Vegetable bowls with crickets or colourful wraps with mealworms: For many Europeans, the idea of eating insects triggers more disgust than appetite. The digital exhibition wants to overcome prejudices and open up the debate about eating insects to the general public. From 1 November 2022, it can be visited online. “Future Food Insects” is a cooperation between the LIB, Museum Koenig Bonn and the Bonn-Rhein-Sieg University of Applied Sciences (H-BRS).
“Thinking about insects as food is very important if we want to eat sustainably and healthily in the future. At the same time, the cooperation between the University of Applied Sciences and the Museum Koenig Bonn is exactly the right way to reach a broad public,” says Prof. Dr. Michaela Wirtz, Vice President Transfer, Innovation and Sustainability at the H-BRS.
For around two billion people, insects are already an integral part of their nutrition. Especially in Australia, Asia, Africa and Central and South America, dishes such as grilled grasshoppers or deep-fried mealworms are considered a delicacy. This is not only due to their taste: “The production of protein-rich foods can be implemented in a much more resource-efficient way when using insects than, for example, when using cattle. We would farm and ultimately live much more sustainably with the same amount of protein produced by insects,” says Prof. Dr. Bernhard Misof, General Director of the LIB.
The exhibition aims to reduce existing prejudices and also to answer critical questions. “Together with young people, we tried to find out in the preparation of the exhibition what fears of contact exist and what questions the young people are particularly interested in. It was very important to us to also show this contents, such as the production process of the insects,” says Dr Thomas Gerken, Head of Exhibitions at the LIB, Museum Koenig Bonn.
The initiative for the digital exhibition came from Isabelle Hirsch, who was employed as a research assistant at the H-BRS. Her research aimed to improve the nutritional situation of families in Madagascar and Myanmar through better use of edible insects. The idea quickly arose to use the experience of Museum Koenig Bonn in planning and conceptualising an exhibition and to present the scientific findings in a way that was appropriate for the target group.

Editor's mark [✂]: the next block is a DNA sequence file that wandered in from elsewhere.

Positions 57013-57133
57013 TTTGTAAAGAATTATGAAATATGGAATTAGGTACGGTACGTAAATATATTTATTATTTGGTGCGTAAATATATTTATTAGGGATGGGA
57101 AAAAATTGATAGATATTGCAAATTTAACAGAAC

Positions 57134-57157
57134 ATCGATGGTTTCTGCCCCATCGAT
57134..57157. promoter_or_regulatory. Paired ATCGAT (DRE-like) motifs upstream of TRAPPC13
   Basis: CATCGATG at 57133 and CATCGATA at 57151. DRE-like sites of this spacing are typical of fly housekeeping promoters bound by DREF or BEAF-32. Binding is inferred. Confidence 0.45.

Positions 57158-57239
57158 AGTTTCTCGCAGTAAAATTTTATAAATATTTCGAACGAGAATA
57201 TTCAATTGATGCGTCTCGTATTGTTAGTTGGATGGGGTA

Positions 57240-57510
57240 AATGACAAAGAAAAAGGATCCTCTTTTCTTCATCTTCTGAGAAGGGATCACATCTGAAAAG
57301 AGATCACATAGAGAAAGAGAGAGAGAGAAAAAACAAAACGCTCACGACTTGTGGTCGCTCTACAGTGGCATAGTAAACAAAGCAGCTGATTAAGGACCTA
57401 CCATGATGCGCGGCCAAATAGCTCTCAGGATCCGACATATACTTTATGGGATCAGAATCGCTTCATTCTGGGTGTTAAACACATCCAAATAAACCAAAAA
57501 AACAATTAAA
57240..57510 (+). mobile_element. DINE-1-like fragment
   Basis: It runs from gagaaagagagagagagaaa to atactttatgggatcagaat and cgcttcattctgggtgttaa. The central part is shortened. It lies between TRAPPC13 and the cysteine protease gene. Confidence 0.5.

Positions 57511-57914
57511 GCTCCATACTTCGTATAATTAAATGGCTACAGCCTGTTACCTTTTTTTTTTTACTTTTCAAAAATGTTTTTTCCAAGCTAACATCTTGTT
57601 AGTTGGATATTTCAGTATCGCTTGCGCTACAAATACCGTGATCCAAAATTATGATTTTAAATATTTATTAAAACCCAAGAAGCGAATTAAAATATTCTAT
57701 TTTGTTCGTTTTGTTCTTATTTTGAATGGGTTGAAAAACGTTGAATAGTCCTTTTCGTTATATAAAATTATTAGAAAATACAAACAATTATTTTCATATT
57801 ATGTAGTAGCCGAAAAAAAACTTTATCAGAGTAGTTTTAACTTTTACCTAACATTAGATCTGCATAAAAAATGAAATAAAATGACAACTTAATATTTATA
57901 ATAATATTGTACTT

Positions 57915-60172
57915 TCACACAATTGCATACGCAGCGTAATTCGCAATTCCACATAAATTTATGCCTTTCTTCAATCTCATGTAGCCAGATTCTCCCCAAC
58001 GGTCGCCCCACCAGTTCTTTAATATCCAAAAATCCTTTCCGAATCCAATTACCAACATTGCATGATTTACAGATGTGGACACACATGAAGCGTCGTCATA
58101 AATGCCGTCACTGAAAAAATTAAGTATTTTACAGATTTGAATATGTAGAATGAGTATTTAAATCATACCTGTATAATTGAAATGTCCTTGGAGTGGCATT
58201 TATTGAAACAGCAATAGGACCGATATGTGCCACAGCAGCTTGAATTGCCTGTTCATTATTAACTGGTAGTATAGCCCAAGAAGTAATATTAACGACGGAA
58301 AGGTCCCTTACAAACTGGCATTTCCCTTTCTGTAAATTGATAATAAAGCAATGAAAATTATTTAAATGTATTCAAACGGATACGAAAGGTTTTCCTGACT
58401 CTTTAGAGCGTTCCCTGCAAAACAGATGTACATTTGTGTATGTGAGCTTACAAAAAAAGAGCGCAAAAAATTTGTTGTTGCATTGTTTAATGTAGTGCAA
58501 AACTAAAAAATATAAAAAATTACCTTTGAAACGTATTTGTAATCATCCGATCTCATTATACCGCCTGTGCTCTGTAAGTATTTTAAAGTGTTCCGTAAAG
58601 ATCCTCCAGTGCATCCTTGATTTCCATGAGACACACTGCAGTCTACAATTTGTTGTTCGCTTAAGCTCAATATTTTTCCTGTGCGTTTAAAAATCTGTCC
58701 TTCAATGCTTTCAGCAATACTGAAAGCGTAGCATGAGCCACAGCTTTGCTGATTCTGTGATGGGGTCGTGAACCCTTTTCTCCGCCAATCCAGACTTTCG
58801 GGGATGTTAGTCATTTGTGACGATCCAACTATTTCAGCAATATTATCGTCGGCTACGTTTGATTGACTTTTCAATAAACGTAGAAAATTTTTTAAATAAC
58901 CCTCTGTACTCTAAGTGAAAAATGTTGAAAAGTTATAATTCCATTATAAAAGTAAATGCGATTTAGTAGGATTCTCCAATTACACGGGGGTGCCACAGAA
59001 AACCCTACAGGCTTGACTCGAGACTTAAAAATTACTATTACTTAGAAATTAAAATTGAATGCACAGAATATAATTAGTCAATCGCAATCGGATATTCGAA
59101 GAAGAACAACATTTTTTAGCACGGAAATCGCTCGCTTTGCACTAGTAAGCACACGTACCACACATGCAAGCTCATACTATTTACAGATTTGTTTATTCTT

In addition to information, the exhibition therefore focuses on turning the topic into a tangible experience. A collection of recipes encourages visitors to try their hand at cooking. In the exhibition, the corresponding ingredients can be collected interactively in the virtual rooms. Dr. Argang Ghadiri, a research assistant at the H-BRS, shows how the dishes are prepared and welcomes nutrition expert and author Dr. Sonja Floto-Stammen for a special broadcast of her cooking show “Wissen schmeckt”. Together, the two scientists prepare an insect bolognese with mealworms and crickets.
In the interview about the exhibition, Michaela Wirtz and Professor Bernhard Misof talk about why insects are a “future food”, how human nutrition contributes to the loss of biodiversity and why the cooperation between H-BRS and LIB is so beneficial. In addition, they answer the question of whether roasted crickets with salt or herbs are a tasty snack.
Video about the exhibition: https://youtu.be/fBy9i8y8qd4